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D.C.’s Tech Sector Is Experiencing Explosive Growth. What Does This Mean For The Office Market?


While the unemployment rate may be slowly rising — up to 4.0% in June from 3.7% this time last year — the outlook for tech jobs remains bright. 

The U.S. Bureau of Labor Statistics reports that overall employment in computer and information technology occupations is projected to grow much faster than the average for all occupations from 2022 to 2032. While this projection is for the country overall, one place where this growth is very evident is in Washington, D.C. 

According to a new report from JLL Research, the projected growth in tech jobs in D.C. from 2023 to 2028 is 7.9%. One possible driver behind this increase is a major boost in tech lobbying. Tech companies spent more than $342M on lobbying in 2023, a 41.5% increase over their 2020 lobbying spend. 

“The dollar volume is just immense,” Director of Research for JLL Tammy Shoham said. “The federal government allocated $14.2B in 2023 for contract work in D.C. related to its IT infrastructure. Tech companies spent $342M on lobbying in 2023. Venture capitalists allocated $2.2B to tech companies in D.C. in 2023. And the industry is still growing.” 

Growth is particularly fast in the artificial intelligence space, she said. The number of entities lobbying on AI issues grew by more than twice its size between 2022 and 2023. During the first three quarters of 2023, companies, nonprofits, universities, trade groups and other organizations reported spending $569M on lobbying the federal government on issues related to AI, Shoham said. 

To Shoham, these figures show that tech companies come to D.C. to lobby and stay to grow. Technology regulations are evolving rapidly, and educating and influencing decision-makers is vital to tech companies. 

“Most tech firms have a government affairs team in D.C., and many house other operational functions in their D.C. office space, too,” she said. “42% of tech companies in D.C. have office space larger than 10K SF, which indicates that multiple functions are housed in the office since government affairs offices are typically pretty small.”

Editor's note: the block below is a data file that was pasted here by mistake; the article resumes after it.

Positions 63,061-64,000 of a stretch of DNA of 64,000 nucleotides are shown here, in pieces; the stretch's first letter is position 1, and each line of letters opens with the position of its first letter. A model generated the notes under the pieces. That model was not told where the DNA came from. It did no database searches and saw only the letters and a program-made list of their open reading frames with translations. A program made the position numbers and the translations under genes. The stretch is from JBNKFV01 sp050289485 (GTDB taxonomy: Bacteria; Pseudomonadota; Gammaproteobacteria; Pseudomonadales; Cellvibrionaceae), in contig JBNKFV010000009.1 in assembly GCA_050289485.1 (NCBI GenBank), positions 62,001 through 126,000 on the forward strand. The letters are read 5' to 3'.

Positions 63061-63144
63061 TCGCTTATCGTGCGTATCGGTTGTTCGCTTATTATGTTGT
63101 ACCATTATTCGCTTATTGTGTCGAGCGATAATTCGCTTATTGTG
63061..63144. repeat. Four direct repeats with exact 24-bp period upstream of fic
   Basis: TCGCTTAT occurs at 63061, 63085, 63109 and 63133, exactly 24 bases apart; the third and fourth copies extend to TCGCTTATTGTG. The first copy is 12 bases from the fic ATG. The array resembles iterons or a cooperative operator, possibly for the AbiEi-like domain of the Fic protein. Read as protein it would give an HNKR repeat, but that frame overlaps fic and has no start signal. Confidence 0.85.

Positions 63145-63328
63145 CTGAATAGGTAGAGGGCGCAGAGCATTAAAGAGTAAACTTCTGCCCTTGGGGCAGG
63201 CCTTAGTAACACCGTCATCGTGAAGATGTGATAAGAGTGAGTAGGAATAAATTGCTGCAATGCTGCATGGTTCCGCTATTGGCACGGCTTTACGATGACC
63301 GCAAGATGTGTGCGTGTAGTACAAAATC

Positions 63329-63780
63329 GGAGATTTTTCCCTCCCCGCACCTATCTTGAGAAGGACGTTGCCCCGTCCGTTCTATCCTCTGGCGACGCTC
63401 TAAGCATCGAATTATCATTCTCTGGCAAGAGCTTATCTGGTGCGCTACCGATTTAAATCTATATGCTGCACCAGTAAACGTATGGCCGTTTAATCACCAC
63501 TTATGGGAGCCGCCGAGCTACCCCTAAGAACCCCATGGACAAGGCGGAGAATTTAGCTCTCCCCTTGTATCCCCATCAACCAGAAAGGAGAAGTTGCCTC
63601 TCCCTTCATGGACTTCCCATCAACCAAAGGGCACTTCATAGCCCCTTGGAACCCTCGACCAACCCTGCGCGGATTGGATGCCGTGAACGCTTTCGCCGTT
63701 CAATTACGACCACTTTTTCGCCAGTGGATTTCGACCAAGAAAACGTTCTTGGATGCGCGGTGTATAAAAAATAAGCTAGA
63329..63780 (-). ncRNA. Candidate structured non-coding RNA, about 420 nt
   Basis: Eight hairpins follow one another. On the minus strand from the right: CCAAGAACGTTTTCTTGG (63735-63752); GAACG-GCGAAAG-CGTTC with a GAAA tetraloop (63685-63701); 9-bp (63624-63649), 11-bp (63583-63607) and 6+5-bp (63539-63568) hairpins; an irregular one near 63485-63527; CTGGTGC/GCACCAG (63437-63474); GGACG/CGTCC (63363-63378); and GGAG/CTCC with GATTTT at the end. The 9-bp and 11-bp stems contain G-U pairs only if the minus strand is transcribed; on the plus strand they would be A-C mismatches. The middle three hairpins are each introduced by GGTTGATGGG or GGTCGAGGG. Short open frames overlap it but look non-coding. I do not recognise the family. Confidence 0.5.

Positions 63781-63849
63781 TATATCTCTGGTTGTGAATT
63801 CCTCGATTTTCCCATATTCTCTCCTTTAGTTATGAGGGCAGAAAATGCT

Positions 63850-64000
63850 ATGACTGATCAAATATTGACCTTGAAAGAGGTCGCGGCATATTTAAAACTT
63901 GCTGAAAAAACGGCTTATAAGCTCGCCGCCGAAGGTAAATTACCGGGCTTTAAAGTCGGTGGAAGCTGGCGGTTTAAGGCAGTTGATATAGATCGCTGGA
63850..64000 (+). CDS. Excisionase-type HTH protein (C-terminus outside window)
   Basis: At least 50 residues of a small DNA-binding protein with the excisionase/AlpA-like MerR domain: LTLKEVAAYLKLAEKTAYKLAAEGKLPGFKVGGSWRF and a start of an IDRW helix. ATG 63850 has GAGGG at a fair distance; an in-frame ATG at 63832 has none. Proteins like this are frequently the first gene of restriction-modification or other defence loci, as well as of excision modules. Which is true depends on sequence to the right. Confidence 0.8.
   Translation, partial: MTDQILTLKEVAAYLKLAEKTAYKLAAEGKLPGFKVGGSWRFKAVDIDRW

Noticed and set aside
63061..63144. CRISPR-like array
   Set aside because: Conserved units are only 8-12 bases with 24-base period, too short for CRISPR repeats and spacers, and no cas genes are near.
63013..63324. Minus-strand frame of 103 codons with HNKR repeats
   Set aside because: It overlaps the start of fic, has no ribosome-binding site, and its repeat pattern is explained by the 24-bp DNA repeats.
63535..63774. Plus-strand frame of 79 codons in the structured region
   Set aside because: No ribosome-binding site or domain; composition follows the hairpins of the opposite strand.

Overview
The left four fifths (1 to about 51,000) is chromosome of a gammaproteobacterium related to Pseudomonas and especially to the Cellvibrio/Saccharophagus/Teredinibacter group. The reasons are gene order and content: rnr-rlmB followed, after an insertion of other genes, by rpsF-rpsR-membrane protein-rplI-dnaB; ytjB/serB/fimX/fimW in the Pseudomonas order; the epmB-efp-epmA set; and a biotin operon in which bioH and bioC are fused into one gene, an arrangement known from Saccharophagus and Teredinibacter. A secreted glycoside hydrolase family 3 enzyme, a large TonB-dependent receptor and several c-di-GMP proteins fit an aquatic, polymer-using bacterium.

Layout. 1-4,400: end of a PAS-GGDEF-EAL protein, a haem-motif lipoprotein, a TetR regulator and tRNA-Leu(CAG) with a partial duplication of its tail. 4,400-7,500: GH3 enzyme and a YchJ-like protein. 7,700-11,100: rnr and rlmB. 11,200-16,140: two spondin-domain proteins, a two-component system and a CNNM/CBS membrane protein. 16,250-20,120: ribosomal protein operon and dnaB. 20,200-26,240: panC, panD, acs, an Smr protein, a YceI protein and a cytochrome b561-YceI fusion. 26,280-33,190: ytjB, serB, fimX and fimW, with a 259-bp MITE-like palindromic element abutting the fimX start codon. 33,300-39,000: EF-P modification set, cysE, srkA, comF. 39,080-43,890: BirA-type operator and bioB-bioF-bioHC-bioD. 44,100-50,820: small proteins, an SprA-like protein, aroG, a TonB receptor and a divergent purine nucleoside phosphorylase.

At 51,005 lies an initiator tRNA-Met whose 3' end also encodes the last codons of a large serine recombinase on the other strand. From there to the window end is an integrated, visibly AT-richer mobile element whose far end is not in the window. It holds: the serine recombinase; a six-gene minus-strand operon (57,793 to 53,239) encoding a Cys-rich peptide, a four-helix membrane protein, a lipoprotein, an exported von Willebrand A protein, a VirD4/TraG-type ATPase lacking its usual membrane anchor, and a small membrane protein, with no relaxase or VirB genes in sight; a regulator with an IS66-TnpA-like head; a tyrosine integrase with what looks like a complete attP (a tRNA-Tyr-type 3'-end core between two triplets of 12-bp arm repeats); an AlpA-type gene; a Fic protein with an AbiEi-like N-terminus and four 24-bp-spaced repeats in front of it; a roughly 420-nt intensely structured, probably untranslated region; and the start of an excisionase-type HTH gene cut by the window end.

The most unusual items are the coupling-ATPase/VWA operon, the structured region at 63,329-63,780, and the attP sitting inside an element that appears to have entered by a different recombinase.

While that 42% figure still suggests that the majority of D.C.-based tech companies have offices smaller than 10K SF, the JLL report stated that if these companies follow past trends, they will likely expand their footprint in the D.C. market in coming years. 

This growth presents an exciting opportunity for D.C. office brokers who can step in and help ensure these firms have the space they need for both their current operations and future plans. JLL Executive Managing Director Doug Mueller said the area is seeing near-term stabilization in the tech office sector with existing tech tenants and pockets of growth in the AI space that could be “seismic.” 

“With the second-highest number of AI-related job postings in the U.S., we’re clearly seeing a signal from big tech and government contractors that our talent is appreciated and desired greatly,” he said. “Brokers should expect local tech to feed competition for talent from big tech and expect increased lobbying spends in the space.” 

Mueller said tech companies have the same space needs as many other industries today. Specifically, they are looking for spaces that will be attractive to their employees and encourage them to make the commute to the office. 

“This means amenities that work both as third spaces and places to congregate for meetings and celebrations,” he said. “I think the fascinating shift now is where we are choosing to locate amenities. Basements and back-of-building spaces simply don’t sing anymore. Tenants want spaces that are light, bright and located at the tops of buildings.”

Shoham said that D.C. has one of the most highly educated labor pools in the country, which helps tech companies in D.C. grow faster. This could mean big things for the local office market. 

“Job posting data shows that big tech companies in D.C. are currently hiring for software engineer, data science, AI research, product manager and marketing roles,” she said. “And the industry is still growing.” 

Click here to read the full JLL report and learn more about tech growth in the D.C. area. 

This article was produced in collaboration between JLL and Studio B. Bisnow news staff was not involved in the production of this content.

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